The government’s vetting process includes home visits and fingerprinting every member of a household where a child will be living. Tony Perry, BostonGlobe.com, "Most migrant children under 5 won’t be reunited with parents by deadline," 9 July 2018 Davis said that ultimately, in order for a theory to hold up, it must be vetted, be repeatable by other scholars, and result in something that makes sense. Jane Bracher, CNN, "The Voynich manuscript: Will this medieval mystery ever be solved?," 15 June 2018 Tepper was able to finance most of the $2.275 billion in cash, eliminating the need for minority partners, all of whom would have been subject to the NFL’s vetting process. Joseph Person, charlotteobserver, "How much Pittsburgh will fans see in Panthers once David Tepper takes over as owner? | Charlotte Observer," 18 May 2018 Asked about the adequacy of vetting process Tuesday, Senate Majority Leader Mitch McConnell said that such questions are better raised with the White House. CBS News, "Lax vetting of Trump nominees begins to frustrate some senators," 25 Apr. 2018 Trump’s White House has had difficulty attracting outside talent as a result of the Russia probe, the complicated government vetting process and the cap on federal employees’ salaries. Jeet Heer, The New Republic, "Trump’s Chaos Is Becoming America’s Chaos," 5 Mar. 2018 The judges were vetted by Leonard Leo, executive vice president of the conservative Federalist Society and Trump’s top outside legal adviser. Brian Bennett, Time, "How Brett Kavanaugh Could Change the Supreme Court—and America," 12 July 2018 Kavanaugh’s nomination was vetted and approved by the Federalist Society, a powerful band of conservative lawyers intent on reshaping government. Martha F. Davis, Fortune, "Why Brett Kavanaugh Is a Huge Threat to Minority Rights," 10 July 2018 Nominees are vetted and selected by an independent committee whose members are often unaware of the candidates’ political alignments. Rick Noack, Washington Post, "The U.S. Supreme Court is highly politicized. It doesn’t have to be that way.," 28 June 2018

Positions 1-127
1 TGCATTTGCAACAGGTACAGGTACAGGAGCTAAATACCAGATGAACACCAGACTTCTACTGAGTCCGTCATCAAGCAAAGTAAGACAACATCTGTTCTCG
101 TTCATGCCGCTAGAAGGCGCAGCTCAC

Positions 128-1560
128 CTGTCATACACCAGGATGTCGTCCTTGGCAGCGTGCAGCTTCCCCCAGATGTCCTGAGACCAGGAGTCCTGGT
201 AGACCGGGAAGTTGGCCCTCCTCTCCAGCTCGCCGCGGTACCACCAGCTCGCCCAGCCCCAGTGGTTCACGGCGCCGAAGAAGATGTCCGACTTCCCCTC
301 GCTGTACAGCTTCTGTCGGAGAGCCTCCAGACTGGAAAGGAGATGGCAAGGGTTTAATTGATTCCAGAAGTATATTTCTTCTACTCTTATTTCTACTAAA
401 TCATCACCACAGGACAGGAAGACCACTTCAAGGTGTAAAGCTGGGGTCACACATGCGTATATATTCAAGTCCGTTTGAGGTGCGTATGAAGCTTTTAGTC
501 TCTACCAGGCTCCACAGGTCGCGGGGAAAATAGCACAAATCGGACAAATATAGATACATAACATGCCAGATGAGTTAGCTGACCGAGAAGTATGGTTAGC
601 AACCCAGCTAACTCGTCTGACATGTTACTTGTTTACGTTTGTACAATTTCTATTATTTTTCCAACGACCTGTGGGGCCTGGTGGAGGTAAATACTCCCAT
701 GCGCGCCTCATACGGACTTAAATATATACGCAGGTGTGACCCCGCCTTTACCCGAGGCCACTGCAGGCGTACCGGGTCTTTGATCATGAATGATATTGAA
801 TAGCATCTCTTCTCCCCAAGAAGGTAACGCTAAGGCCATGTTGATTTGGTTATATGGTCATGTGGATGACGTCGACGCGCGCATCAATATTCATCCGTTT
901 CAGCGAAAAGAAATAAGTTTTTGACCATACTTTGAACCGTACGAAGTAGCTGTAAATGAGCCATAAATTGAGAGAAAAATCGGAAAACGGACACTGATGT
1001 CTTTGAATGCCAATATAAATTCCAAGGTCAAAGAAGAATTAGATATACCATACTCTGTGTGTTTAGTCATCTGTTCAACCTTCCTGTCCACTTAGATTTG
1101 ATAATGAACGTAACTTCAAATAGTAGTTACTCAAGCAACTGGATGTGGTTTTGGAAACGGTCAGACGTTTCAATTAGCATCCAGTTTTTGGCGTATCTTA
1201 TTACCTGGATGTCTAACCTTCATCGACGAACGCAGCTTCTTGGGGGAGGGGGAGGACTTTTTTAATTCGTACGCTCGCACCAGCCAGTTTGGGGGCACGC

These example sentences are selected automatically from various online news sources to reflect current usage of the word 'vet.' Views expressed in the examples do not represent the opinion of Merriam-Webster or its editors. Send us feedback.